Interestingly, 349 out of 416 species were identified in all the three diseases, and only 28 species were unique to any one of the three diseases. Collectively, the unique species constituted less than 0.03% of the abundance in each group. Each disease condition had core taxa that constitute more than 50% of the identified taxa in the condition (Fig. 3c (i–iii)). When core taxa of each condition were compared, most species were present in the cores of all 3 conditions (Fig. 3c (iv)). 138 OTUs were found to be significantly differentially abundant between any two disease states (p < 0.05, FDR-adjusted Wald test — Fig. 3d and Supplementary Table 1). Using similarity percentages (SIMPER) analysis, we identified OTUs that explained 70% or more of the class separation. Several OTUs which significantly contributed to the separation were also common core taxa, demonstrating that the diseases differ in the ratios of their predominant shared taxa. One hundred and seven OTUs were significant contributors to the separation between GAP and LAP; of these, 65 were part of the common core species of GAP and 63 formed the common core of LAP (Fig. 3d, supplementary Table 1). Similarly, 50 species, 39 of which were members of the core microbiomes of GAP and CP, contributed to the separation between GAP and CP. The separation between CP and GAP was driven by Aggregatibacter actinomycetemcomitans, Fusobacterium nucleatum, Treponema socranskii, and several members of the genera Actinomyces, Campylobacter, Prevotella, and Capnocytophaga. The separation between LAP and GAP was mainly driven through Porphyromonas gingivalis and members of the genera Neisseria and Actinomyces.

Since inter-bacterial interactions play a large role in influencing microbial assemblages, we used graph theoretics to assess connectivity between species. The underlying rationale for this analysis is that taxa with the strongest connections demonstrate superior adaptation to their niche. As a corollary, diseases that present similar microenvironments will demonstrate greater co-dependency between member species than diseases that are different. The network topography is summarized in Supplemental Table 2. While GAP and LAP demonstrated robust hubs with 3568 and 2114 edges, CP presented a sparse topography, with only 489 connections, attesting to its phylogenetically idiosyncratic presentation (Fig. 4). Zi-Pi plots of both CP and LAP demonstrated expansive nodes with several putative keystone species in the network topography, while the node distribution in GAP was equitable (preventing us from creating a Zi-Pi plot) and did not demonstrate any candidate keystone species. Together, the data suggest that patients with GAP and LAP have a more homogeneous subgingival microenvironment than those with CP, which may explain the taxonomic heterogeneity observed in CP. Based on the clinical observation that 35% of untreated cases of LAP progress to GAP [41], we hypothesize that loss of the influential key players found in LAP creates a state of flux that, when observed cross-sectionally, gives rise to the observation that GAP is a distinct disease phenotype. This theory is further supported by observations that individuals with GAP demonstrate low serum antibody response to the microbial constituents, leading to its continuous periodontal destruction [40]. This is unlike the other two phenotypes which can self-arrest with time.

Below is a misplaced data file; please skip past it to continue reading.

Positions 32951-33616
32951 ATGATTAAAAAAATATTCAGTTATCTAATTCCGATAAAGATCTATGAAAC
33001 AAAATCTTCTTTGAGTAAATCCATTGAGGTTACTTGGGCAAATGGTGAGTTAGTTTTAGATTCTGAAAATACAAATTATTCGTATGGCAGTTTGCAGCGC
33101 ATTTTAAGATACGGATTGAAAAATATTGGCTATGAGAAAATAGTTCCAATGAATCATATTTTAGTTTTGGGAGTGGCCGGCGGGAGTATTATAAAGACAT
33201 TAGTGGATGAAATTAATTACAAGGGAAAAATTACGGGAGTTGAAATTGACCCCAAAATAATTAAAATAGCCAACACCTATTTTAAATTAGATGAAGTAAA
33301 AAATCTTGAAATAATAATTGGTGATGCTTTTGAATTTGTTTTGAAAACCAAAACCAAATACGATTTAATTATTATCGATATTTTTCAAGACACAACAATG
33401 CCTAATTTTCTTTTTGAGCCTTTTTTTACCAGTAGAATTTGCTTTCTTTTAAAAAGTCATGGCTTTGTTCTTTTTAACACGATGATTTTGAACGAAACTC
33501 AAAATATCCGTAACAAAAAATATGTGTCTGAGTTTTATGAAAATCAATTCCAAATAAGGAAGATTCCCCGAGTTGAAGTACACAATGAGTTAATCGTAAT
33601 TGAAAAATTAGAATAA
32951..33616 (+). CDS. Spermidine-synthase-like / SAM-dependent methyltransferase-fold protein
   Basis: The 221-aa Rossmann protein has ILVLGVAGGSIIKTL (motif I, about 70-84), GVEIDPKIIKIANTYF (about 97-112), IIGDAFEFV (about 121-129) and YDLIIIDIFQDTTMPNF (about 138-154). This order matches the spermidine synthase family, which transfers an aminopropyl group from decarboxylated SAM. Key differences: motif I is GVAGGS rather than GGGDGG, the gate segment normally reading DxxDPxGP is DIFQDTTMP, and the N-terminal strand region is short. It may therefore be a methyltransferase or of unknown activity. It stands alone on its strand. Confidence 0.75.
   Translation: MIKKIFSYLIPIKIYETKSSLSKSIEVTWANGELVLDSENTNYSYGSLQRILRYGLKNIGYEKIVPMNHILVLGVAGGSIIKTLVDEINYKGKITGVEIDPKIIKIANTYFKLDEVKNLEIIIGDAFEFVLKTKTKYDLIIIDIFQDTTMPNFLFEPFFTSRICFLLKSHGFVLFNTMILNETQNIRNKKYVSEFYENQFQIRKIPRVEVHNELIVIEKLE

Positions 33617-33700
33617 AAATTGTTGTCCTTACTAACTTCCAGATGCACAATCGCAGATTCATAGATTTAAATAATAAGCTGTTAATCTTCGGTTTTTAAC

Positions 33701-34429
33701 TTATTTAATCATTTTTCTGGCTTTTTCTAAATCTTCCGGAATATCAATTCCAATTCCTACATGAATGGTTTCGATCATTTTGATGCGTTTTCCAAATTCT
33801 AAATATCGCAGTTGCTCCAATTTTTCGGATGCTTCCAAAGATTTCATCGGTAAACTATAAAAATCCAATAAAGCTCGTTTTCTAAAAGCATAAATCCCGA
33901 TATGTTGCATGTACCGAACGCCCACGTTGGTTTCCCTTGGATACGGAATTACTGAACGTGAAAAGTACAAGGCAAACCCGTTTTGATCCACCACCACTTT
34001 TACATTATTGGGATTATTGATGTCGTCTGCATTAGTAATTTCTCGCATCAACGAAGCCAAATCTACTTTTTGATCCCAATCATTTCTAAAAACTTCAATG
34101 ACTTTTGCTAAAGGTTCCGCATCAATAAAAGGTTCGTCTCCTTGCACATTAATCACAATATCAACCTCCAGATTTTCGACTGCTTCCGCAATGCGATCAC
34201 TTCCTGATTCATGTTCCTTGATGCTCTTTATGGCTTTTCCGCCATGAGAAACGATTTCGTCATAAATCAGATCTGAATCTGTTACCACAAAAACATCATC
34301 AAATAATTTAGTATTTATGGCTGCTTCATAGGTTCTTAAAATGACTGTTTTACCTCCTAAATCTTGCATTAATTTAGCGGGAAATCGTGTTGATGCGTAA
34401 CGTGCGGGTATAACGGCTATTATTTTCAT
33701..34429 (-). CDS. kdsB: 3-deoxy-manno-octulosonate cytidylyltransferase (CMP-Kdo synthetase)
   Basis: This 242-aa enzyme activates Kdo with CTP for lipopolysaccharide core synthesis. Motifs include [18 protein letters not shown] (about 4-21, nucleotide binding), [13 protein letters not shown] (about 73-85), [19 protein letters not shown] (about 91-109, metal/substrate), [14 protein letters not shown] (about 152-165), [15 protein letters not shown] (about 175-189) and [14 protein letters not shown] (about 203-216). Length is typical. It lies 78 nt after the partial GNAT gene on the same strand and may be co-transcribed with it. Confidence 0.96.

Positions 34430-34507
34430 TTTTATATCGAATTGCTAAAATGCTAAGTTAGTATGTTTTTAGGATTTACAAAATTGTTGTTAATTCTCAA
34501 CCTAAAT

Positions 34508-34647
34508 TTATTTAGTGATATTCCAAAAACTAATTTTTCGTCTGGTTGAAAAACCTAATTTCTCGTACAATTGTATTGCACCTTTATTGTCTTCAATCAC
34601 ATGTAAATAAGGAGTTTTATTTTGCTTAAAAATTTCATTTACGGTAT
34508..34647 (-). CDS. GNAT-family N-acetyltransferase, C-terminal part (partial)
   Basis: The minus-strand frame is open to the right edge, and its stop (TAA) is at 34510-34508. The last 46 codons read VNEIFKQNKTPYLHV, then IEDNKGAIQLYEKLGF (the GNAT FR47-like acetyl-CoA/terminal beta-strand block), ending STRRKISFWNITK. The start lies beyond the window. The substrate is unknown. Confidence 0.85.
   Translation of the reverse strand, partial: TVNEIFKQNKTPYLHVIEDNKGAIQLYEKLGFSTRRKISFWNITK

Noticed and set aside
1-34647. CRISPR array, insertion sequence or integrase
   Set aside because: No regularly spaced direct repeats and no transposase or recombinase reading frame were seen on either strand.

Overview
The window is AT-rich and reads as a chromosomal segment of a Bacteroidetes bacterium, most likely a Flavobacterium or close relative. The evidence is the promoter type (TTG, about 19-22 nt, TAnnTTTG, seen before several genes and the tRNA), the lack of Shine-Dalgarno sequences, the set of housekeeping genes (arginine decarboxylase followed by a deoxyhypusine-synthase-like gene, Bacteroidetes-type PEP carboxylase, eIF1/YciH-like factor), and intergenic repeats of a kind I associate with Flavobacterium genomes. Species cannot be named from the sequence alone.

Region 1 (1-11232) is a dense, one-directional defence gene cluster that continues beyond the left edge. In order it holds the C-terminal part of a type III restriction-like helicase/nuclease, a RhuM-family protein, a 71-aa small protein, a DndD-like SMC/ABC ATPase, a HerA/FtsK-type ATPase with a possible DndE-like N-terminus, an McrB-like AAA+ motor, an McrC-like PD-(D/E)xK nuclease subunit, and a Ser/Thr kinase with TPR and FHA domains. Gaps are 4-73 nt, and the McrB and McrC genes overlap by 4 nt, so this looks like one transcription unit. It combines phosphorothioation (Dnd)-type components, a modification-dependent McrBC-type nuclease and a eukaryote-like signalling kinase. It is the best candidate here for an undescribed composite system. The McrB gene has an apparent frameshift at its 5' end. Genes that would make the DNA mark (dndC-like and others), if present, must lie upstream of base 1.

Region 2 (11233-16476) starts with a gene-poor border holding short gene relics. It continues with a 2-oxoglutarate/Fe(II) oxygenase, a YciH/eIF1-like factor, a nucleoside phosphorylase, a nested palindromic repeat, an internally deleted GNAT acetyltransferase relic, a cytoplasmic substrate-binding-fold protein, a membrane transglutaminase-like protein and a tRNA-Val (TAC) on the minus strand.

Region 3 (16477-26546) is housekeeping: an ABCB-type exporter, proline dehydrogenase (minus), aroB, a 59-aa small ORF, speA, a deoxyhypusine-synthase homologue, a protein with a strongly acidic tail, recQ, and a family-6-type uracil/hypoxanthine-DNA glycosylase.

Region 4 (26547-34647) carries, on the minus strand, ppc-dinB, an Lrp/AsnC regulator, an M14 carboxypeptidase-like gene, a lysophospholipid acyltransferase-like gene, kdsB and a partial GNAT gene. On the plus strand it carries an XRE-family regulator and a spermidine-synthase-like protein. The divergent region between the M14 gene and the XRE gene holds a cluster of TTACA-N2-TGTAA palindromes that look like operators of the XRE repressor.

Fig. 4
figure4

Same players, different teams. Zi-Pi plots of co-occurrence networks in generalized aggressive periodontitis (a), chronic periodontitis (b), and localized aggressive periodontitis (c). The text box illustrates the general topographical characteristics of each network. The plots show nodes with low connectivity (peripherals), and the putative keystone species, which are separated into local/module key players (module hubs), key players across different modules (connectors), and the combination of the two categories (network hubs). Network graphs of chronic periodontitis and localized aggressive periodontitis (d, e) show the ego network of species that have first-degree edges with the putative keystone species. A similar network graph was not possible for generalized aggressive periodontitis since there no keystone pathogens were identified in the Zi-Pi plot. Nodes are colored based on their modules. Thick edges represent positive correlations, and faint lines represent negative correlations. Data supporting this figure can be found in Supplemental Table 2

The LAP microbiome is functionally distinguishable from CP and GAP